Herper.com Blog

Diadem Snakes

For some reason, diadem ratsnakes, sometimes called Egyptian ratsnakes, have become common in the pet trade. These are not true ratsnakes, which would be in the genus Elaphe, but rather are in the genus Spalerosophis. I've had several of these snakes, and currently have a pair of sub-adults.

These snakes are very easy to keep in captivity. They can be kept like Elaphe or Lampropeltis, requiring only a decent-sized cage, simple substrate, water, weekly feedings, and heating at room temperature. Because they can be heavy-bodied as adults, they don't require climbing branches. While my largest adults were about 4 feet long, the maximum length is probably longer than that. Adult coloration can be very attractive, a salmon-orange background with black blotchings around the head and neck region. These snakes come from Northern Africa through the Middle East, into India.

As far as personality is concerned, juveniles can be very aggressive. They need constant handling if you want calm adults. I did purchase a pair of adults at the Mid-Atlantic Reptile Show that were very handleable, so I know that they can be tamed down. Aggressive displays include hissing and puffing up their bodies, as well as striking and biting. Bites from juveniles are hardly worth mentioning, although I've noticed a tendency to chew.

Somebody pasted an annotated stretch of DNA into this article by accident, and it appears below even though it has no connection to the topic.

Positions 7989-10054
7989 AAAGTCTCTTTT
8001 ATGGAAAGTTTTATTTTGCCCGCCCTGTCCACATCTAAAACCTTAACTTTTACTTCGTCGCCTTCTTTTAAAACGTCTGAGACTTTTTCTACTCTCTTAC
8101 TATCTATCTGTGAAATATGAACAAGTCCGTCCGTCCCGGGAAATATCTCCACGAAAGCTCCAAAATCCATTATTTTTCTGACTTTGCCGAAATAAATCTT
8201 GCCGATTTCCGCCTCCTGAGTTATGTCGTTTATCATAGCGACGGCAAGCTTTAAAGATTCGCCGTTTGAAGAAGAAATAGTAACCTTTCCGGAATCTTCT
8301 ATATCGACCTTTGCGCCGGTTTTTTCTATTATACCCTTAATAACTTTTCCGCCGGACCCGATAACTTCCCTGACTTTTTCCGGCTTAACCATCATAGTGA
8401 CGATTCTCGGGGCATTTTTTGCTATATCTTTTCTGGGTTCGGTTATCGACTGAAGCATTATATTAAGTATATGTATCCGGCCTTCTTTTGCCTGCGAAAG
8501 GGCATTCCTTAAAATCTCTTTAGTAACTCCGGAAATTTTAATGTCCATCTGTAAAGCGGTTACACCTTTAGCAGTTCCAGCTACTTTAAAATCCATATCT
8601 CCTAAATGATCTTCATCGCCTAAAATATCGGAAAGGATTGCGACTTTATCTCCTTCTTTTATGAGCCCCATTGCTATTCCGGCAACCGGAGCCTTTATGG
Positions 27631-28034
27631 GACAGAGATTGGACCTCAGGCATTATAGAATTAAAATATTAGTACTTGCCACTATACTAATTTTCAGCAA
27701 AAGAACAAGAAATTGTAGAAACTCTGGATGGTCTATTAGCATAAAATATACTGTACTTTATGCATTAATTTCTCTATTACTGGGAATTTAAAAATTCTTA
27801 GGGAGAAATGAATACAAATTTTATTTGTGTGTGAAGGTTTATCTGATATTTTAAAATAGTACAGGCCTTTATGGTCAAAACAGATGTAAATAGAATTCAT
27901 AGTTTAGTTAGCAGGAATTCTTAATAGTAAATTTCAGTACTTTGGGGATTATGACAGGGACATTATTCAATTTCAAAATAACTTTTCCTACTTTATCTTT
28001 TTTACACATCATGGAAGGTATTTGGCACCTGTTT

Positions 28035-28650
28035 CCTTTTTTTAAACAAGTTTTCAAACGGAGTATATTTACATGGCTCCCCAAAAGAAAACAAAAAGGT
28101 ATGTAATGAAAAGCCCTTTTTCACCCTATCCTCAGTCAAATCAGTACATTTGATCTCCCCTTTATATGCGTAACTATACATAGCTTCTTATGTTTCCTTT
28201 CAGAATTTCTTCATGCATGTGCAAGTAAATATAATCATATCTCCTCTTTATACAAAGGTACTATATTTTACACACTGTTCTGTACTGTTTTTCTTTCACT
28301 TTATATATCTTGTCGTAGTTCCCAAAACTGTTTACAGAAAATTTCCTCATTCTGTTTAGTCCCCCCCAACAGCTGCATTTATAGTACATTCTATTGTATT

There appear to be several forms of Spalerosophis in the pet trade. I don't know whether these are all subspecies of S. diadema, or include other species in the genus. The only paper I've come across on the topic lists three species in the genus, and four subspecies of S. diadema. The paper may be out-of-date, so if anyone has an updated review, please let me know.

Marx (1959) lists the following:


Spalerosophis microlepis - Mid-body scale rows are 41 or more

Spalerosophis arenarius - 35 or less mid-body scale rows, rostral very long and wedged between internasals (though not completely seperating them)

Spalerosophis diadema - 35 or less mid-body scale rows, rostral is not very long


Spalerosophis diadema diadema - irregular dorsal markings, usually over 100 subcaudals

Spalerosophis diadema dolichosphila - has unique large, uniform, oval dorsal spots

Spalerosophis diadema cliffordi - irregular dorsal markings, less than 80 subcaudals

Spalerosophis diadema schiraziana - irregular dorsal markings, 80-100 subcaudals

S. microlepis is only known from Iran, so probably does not enter the pet trade. S. arenarius comes from India and Pakistan. Most of the Spalerosophis in the pet trade are probably diadema, which covers most of the known range of Spalerosophis, and are probably S. d. diadema and S. d. cliffordi. S. d. diadema is known to have several color varieties, including one that is sometimes referred to as S. d. atriceps (but should probably just be considered a synonym for S. d. diadema.)


Marx, H. 1959. Review of the colubrid snake genus Spalerosophis. Fieldiana Zoology (Chicago Natural History Museum) 39(30): 347-361.